Maybe the infantry did this at the School of Infantry, but it certainly wasn't' being practiced. I was an FOO to 13/18H as ex enemy for the QOH training for the first post war Op Corporate deployment - about july 1982. The final attack was ludicrous "charge" in line abreast on a line of Foxes manned by a US recon unit on some form of exchange with 13/18H. At the time it looked woefully futile as a tactic given that these chaps were about to deploy to a theatre where they might actually have to perform a company attack. Post Falkland presentations had lots of discussion and lessons learned about fire and movement from trench to trench in the fight through. The balanced fire teams may have been presented by the commando (42?) which took LMG as well as GPMG.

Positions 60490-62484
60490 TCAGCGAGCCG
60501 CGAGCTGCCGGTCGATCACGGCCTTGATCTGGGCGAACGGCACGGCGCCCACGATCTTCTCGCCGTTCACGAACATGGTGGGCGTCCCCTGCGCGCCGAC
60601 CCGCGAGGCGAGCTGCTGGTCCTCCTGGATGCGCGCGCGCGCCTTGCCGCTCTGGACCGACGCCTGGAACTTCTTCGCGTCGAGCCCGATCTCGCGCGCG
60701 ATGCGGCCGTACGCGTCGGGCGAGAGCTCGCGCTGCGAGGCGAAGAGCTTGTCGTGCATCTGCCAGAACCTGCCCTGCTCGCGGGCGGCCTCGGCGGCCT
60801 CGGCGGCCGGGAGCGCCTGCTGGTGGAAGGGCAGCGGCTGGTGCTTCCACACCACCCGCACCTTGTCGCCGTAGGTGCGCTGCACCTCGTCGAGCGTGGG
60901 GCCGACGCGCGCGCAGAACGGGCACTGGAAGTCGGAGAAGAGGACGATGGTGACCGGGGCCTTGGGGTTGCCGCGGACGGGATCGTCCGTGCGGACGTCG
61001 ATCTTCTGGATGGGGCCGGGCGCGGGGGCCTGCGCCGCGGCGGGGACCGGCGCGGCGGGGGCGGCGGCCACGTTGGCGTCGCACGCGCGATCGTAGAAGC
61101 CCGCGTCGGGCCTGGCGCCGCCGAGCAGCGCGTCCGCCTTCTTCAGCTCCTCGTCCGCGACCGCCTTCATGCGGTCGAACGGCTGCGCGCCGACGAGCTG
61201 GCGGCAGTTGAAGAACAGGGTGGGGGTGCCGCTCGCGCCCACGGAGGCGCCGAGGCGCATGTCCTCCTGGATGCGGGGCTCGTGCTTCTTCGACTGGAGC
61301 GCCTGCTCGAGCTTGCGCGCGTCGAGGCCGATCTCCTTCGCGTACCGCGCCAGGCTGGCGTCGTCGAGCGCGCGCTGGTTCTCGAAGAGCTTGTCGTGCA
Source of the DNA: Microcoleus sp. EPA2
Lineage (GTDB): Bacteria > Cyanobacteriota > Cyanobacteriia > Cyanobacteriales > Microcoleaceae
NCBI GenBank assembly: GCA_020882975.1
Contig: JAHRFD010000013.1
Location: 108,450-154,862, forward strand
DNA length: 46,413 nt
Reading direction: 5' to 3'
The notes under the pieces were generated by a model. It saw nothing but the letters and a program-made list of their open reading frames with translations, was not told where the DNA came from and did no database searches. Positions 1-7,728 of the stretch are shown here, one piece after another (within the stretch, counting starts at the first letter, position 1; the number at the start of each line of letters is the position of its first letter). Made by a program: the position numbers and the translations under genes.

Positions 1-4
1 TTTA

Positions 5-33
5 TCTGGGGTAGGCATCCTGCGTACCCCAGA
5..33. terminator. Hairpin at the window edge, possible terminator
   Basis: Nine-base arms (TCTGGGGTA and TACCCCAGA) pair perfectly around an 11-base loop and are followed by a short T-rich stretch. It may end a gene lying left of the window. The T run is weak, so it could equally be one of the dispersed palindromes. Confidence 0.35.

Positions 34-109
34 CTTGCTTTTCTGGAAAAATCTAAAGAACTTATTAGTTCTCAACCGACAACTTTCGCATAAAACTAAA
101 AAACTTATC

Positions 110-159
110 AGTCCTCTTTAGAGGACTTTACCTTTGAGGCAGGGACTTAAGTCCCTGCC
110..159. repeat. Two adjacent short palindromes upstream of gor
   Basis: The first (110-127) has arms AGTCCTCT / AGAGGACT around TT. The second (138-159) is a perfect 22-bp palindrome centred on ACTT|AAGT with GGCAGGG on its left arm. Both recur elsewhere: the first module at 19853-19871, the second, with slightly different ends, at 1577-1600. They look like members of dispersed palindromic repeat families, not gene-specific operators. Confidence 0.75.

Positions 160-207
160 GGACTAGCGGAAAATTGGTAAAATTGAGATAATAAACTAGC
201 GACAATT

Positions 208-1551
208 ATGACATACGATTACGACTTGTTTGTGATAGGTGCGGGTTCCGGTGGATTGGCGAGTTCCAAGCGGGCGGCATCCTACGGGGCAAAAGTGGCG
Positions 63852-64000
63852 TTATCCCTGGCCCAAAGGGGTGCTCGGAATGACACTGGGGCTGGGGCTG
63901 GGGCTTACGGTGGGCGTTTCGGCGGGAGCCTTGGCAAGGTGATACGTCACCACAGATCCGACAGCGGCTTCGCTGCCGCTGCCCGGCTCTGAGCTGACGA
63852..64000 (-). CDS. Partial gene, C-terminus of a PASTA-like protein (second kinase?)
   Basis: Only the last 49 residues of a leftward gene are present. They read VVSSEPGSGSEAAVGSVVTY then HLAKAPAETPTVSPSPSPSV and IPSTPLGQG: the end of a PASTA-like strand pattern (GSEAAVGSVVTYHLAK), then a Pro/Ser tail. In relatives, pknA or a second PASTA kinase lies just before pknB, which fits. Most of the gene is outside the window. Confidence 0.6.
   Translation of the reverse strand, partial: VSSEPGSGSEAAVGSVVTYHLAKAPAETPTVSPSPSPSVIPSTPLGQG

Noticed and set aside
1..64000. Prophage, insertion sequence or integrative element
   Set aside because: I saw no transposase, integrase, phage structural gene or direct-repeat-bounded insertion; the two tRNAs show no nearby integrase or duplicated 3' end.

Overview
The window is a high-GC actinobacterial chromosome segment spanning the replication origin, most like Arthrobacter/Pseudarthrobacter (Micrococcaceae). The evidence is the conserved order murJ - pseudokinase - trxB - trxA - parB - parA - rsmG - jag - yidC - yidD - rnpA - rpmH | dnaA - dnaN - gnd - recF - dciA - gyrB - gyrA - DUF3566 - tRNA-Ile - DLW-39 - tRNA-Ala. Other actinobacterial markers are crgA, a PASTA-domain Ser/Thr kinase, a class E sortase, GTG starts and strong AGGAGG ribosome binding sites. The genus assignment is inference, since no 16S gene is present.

For what its worth the Section and Platoon attacks developed by the battle schools of Home forces after Dunkirk was criticised in WW2. An ex chief instructor of the battle schools visited Sicily and wrote back to say that the ideas worked if ever implemented properly but 1) no platoon ever had 40 men, they usually had 24. 2) Of these men one third could be relied on to fight andone third to try to run away. 3) a single Bren was too unreliable to trust with the lives of the assult group. He recommended fighting the platoon as a big fighting patrol with all the LGMs as a gun group under the platoon Sergeant with the officer commanding all of the assault troops.
 
P

Prefect

Guest
#19
I was on a mixed Royal Anglian, Fusilier & Queens Regiment JNCO Cadre at Bassingborne in 1988 and they were still teaching Gun Group and Rifle Section to us then. On normal exercises it largely depended on who was teaching you. PSIs tended to be more up to date and taught the fire teams thing long before TA SNCOs caught on.

Back at Bn I quite liked it, being a gunner under the old system I didn't have to run as much and certainly got away without all that pepper pottiing nonsense. At least until I realised that being a signaller was even easier.........